A couple months ago, one of the first things Blanche received was the MaxxAir MaxxFan. We installed it using Eternabond tape to seal the exterior instead of caulking or lap sealant. After some research (okay, only like 10 minutes) and consulting the great and powerful interwebs, it seemed that this Eternabond tape is worth the extra money since it was supposed to never leak and never need maintenance. Sadly, it doesn’t come in short lengths, so we had to buy a 50 foot roll for about $50, even though we only used about 6 feet of it. Still, if we never had to worry about leaks, it was worth it.
Admittedly, the tape on the roof doesn’t look so great, but there were no leaks and all was well…
…Until the rain came. Real rain, not just sprinkles. In fact, there were quite a few heavy rain storms this spring, and every time it rained outside, it rained inside Blanche, too. The Eternabond tape, despite taking every precaution to ensure a clean surface to bond to and using a roller to press it down, had failed.
It needed fixing, and fast. Some parts of the tape were still stuck quite well, but other, more critical areas had completely un-stuck from the fan flange and the van roof, allowing water to penetrate the roof. Trying to remove the Eternabond was easy where it had failed, and horrendously difficult where it had not failed. Not wanting to scratch or damage the paint on the van, we had to be careful and take our time. We had discovered that the best way to remove this stuff is with a ton of WD-40 and a plastic putty knife. Needless to say, it was a very messy job.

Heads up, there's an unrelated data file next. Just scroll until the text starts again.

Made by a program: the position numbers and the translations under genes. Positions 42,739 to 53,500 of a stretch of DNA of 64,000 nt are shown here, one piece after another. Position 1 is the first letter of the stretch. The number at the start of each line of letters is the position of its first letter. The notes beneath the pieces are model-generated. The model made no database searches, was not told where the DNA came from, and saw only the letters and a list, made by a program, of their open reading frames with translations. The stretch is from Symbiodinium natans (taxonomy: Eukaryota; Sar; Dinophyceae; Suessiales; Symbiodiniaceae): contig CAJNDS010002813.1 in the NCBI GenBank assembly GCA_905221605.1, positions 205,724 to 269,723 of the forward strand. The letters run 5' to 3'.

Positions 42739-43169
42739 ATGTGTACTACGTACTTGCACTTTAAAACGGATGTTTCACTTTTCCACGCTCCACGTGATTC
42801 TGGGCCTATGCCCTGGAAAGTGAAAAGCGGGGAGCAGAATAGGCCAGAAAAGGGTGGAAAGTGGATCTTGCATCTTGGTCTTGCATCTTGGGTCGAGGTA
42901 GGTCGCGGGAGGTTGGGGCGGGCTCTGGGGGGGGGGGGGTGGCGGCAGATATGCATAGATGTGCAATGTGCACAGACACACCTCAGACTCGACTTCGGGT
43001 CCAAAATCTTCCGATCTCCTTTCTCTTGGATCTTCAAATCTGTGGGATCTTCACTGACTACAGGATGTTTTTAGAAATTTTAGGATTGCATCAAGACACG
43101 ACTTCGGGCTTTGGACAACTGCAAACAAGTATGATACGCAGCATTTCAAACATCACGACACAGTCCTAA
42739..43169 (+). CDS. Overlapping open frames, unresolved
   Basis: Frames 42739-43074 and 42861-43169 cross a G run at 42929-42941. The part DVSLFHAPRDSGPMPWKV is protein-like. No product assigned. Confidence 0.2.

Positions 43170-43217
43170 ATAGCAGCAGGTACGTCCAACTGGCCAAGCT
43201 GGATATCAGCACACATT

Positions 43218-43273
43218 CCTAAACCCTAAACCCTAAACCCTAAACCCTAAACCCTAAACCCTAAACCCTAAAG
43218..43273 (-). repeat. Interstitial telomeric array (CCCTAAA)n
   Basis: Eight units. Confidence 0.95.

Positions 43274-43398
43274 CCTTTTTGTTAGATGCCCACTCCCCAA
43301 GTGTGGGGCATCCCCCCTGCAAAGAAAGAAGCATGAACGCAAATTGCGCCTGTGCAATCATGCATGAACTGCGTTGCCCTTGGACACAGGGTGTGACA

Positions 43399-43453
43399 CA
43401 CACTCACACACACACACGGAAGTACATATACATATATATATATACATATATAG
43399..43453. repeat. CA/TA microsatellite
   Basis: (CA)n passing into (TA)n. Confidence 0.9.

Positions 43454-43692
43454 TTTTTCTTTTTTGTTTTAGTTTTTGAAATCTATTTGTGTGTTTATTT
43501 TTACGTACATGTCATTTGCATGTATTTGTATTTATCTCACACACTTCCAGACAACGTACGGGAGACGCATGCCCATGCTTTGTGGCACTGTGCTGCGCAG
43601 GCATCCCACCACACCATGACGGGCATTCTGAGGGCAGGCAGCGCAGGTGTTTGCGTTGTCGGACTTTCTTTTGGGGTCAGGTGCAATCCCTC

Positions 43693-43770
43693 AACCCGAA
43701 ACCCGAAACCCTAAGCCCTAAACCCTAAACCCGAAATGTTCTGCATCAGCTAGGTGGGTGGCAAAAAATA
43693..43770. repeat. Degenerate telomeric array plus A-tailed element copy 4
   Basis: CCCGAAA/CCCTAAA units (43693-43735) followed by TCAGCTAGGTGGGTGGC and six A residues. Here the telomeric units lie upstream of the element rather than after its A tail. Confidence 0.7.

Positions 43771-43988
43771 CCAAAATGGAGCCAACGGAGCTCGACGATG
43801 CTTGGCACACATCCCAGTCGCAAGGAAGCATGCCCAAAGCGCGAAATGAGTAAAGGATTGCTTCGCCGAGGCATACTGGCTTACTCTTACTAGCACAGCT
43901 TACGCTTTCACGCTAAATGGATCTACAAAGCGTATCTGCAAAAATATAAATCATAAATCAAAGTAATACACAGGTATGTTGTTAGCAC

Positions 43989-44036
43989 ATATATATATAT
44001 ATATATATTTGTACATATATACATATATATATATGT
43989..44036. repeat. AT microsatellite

Removing the tape glue was pretty much a one person job, so in the meantime and with the MaxxFan removed, I decided to use some scrap sound dampener on the lid of the fan to help quiet the rain drops on it.
I figured I might as well add reflectix for some insulating value as well.
Once the fan modifications were completed and all the tape glue was removed from the roof and flange, we used good old fashioned Dicor Lap Sealant to seal the exterior. I should have just done this from the start, especially since it is only $10 for a tube. It looks a hell of a lot cleaner, too.
As a final note, we’ve wired the fan up to a standard 12-volt cigarette lighter plug for power. After using it, we’re really happy we went with the MaxxFan instead of a Fantastic fan. It has many fan speeds, and the lowest few are extremely quiet.